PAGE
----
Google has partnered with three other companies in an effort to migrate the agency’s entire email infrastructure to the cloud, which U.S. General Services Administration (GSA) hopes will cut their email cost by roughly half over the next five years. To be honest for this kind of work, 6.7 million dollars split between four companies isn’t a lot of money. But the truth is, this deal isn’t about money, this is about Google getting there foot in the door. If they can deliver a high quality, secure, reliable solution for GSA, then their hope is that other federal agencies will come around providing the big money contracts. Google is right though, lots of people from all over the federal government are watching to see how this turns out and the result of this could very well change the course of business for a lot of federal agencies.
To fulfill the contract, Google will work with Unisys, Tempus Nova, and Acumen Solutions to migrate the agencies 17,000 users to Google Apps For Government. Unisys will create the actual e-mail and collaboration platform based on Google Apps for Government and provide data migration and training for the new system. Tempus Nova offers tools to migrate data to Google Apps from Lotus Notes, which is currently used by the GSA, while Acumen Solutions has its own cloud-computing practice dedicated to the public sector.
The competition to win the lucrative GSA contract stretched out over six months, according to Google, as the agency considered several different proposals. Microsoft was one of the major competitors and was understandably irked by GSA’s decision. From an integration and security perspective Microsoft has a case, but this is just as much a shot across Microsoft’s bow as anything letting them know that they will no longer be the defacto solution when it comes to email, other companies can make a compelling business case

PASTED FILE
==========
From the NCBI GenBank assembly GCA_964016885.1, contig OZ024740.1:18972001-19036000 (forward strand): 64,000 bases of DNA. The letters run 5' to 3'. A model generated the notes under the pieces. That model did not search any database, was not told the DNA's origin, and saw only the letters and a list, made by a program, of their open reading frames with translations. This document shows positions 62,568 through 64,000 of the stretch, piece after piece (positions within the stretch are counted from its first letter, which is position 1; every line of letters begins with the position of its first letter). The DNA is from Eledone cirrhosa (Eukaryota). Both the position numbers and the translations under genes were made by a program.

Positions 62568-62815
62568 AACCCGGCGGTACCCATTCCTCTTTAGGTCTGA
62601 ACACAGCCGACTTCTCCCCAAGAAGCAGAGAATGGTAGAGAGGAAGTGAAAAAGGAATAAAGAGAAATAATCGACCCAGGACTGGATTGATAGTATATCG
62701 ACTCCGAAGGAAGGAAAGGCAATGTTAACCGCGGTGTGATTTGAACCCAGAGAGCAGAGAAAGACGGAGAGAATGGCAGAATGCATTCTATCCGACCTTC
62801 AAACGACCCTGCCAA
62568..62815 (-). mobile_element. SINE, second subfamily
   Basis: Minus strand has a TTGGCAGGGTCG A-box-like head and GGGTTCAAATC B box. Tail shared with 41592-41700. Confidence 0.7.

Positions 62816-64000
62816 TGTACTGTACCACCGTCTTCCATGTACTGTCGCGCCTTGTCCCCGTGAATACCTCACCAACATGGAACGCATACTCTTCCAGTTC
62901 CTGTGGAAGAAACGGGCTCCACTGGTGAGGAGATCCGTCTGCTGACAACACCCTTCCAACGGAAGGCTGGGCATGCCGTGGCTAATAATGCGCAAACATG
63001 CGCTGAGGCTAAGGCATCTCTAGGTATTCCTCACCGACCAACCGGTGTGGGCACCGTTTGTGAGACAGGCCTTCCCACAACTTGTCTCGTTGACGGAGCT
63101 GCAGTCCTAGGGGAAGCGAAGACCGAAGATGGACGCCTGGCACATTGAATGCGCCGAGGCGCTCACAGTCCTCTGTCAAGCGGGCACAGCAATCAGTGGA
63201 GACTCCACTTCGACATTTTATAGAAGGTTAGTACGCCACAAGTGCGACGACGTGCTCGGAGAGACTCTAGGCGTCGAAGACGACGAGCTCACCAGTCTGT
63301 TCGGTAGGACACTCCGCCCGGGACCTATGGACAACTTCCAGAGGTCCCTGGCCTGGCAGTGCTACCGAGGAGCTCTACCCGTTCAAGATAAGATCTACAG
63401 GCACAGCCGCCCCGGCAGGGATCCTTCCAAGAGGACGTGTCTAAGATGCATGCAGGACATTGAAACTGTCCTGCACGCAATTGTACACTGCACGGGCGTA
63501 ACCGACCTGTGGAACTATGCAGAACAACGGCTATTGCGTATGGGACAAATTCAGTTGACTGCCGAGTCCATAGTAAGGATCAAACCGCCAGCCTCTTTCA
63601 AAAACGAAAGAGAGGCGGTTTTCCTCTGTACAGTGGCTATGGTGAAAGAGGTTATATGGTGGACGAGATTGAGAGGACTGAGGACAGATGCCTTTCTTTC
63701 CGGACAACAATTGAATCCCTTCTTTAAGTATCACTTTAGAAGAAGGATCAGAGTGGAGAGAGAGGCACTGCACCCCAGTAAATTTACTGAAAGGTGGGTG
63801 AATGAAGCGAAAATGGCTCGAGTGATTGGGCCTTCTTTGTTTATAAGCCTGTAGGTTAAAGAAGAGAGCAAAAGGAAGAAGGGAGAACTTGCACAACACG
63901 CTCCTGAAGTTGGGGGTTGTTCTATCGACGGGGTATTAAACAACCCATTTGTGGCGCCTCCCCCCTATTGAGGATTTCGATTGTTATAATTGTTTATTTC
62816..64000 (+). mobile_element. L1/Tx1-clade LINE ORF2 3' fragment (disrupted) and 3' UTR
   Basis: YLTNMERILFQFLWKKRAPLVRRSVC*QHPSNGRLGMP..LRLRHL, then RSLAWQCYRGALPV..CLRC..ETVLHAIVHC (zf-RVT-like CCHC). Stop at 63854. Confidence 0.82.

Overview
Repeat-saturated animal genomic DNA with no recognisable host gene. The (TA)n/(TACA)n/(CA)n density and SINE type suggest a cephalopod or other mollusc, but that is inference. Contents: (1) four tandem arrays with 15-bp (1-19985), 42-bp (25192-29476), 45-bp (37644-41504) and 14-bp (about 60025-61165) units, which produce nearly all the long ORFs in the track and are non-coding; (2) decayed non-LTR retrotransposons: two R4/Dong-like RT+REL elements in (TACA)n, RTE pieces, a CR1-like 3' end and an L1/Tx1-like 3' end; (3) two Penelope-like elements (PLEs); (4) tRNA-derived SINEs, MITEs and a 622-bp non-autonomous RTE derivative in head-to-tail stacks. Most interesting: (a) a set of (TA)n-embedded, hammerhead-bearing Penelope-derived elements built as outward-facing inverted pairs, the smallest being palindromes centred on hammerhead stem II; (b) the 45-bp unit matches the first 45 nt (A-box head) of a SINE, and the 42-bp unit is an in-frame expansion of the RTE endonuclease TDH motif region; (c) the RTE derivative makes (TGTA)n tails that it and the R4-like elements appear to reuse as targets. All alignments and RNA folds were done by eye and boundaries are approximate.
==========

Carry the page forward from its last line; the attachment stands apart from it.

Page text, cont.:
Launched this past July, Google Apps for Government offers the same cloud-based Gmail, Calendar, Docs, and other services found in Google Apps for Business. But the government edition carries with it a higher level of security as dictated by the Federal Information Security Management Act (FISMA) certification, which requires regular audits and reviews of information systems used by federal agencies. The Google Apps for Government suite costs $50 per user per year.
Personally, I don’t think Google Apps For Government is quite ready since it only launched this past July, but the migration isn’t scheduled to occur until sometime next year and I think that will be time enough for them to close even more ground on Microsoft’s Exchange. In the meantime, I say good for GSA.